Those niggles aside, I really enjoyed the last of LOST. It's an action packed, emotional 2.5 hours of TV, and one of the best finales I've ever seen. Sure, they didn't answer many of the questions we've been asking for years, but did you really expect them to? As a fan, I got what I needed: copius Jackface (dying Jackface FTW), Vincent, Rose & Bernard and the return of Frank fucking Lapidus. It's been a fantastic six years following LOST. As we all knew it would, the series bows out with one last big mindfuck of a question on its lips: well couch potato, what you gonna do with your life now?


Director: Abel Ferrara (1992)
Starring: Harvey Keitel, KeitelPenis
Find it online: IMDB, Amazon UK, Amazon US

That headline catch your attention, gentle reader? Likewise, much of Abel Ferrara's infamous Bad Lieutenant relies on shock and awe tactics to make its impact. The rape of a nun, repeated and explicit scenes of drug-taking, authority figures acting like complete scumbags... and, indeed, Harvey Keitel's penis. So good that they put it right there on the poster. And the head of this review. And at the bottom of this review.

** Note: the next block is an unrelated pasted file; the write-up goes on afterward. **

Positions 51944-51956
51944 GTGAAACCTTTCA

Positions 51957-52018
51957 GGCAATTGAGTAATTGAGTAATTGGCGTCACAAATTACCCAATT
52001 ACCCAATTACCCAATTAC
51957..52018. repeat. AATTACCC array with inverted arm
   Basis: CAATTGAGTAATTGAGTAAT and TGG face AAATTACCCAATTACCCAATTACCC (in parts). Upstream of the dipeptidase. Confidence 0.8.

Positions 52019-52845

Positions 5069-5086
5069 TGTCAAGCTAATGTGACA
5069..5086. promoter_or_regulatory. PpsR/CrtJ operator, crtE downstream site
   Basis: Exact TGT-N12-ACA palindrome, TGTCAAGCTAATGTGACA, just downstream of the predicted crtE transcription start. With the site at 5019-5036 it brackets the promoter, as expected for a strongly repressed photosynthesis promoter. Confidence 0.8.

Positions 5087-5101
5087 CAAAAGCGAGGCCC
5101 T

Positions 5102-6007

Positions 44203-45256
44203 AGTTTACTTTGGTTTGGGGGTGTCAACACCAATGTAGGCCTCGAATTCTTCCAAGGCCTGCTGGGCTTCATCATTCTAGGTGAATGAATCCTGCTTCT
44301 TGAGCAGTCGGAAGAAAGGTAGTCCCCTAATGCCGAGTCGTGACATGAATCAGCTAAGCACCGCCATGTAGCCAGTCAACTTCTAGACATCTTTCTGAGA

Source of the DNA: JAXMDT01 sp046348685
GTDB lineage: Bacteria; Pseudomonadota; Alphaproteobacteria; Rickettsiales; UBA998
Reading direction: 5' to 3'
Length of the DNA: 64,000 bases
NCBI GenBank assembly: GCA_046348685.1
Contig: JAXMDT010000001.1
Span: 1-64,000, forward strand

Keitel and his penis take on the central character of The Lieutenant, a gambling, thieving, junkie police detective. When a nun is violently raped, The Lieutenant senses a chance at redemption, and sets about hunting the rapist down. But all this is just an excuse to watch Keitel doing some truly horrible things. Unforgettable is the scene in which a naked Keitel makes wibbling sounds and waves his manhood around a dirty crack den. Similarly unforgettable is his breakdown in Church, wailing like a crazy person whilst the visage of Jesus stands watching. I've heard good things about the Nic Cage 're-imagining', but Werner Herzog will really have to make with the A-game to beat (or even equal) this original piece. KeitelPenis is probably more famous than the movie itself. Which is a shame, because Bad Lieutenant is a seminal piece of cinema.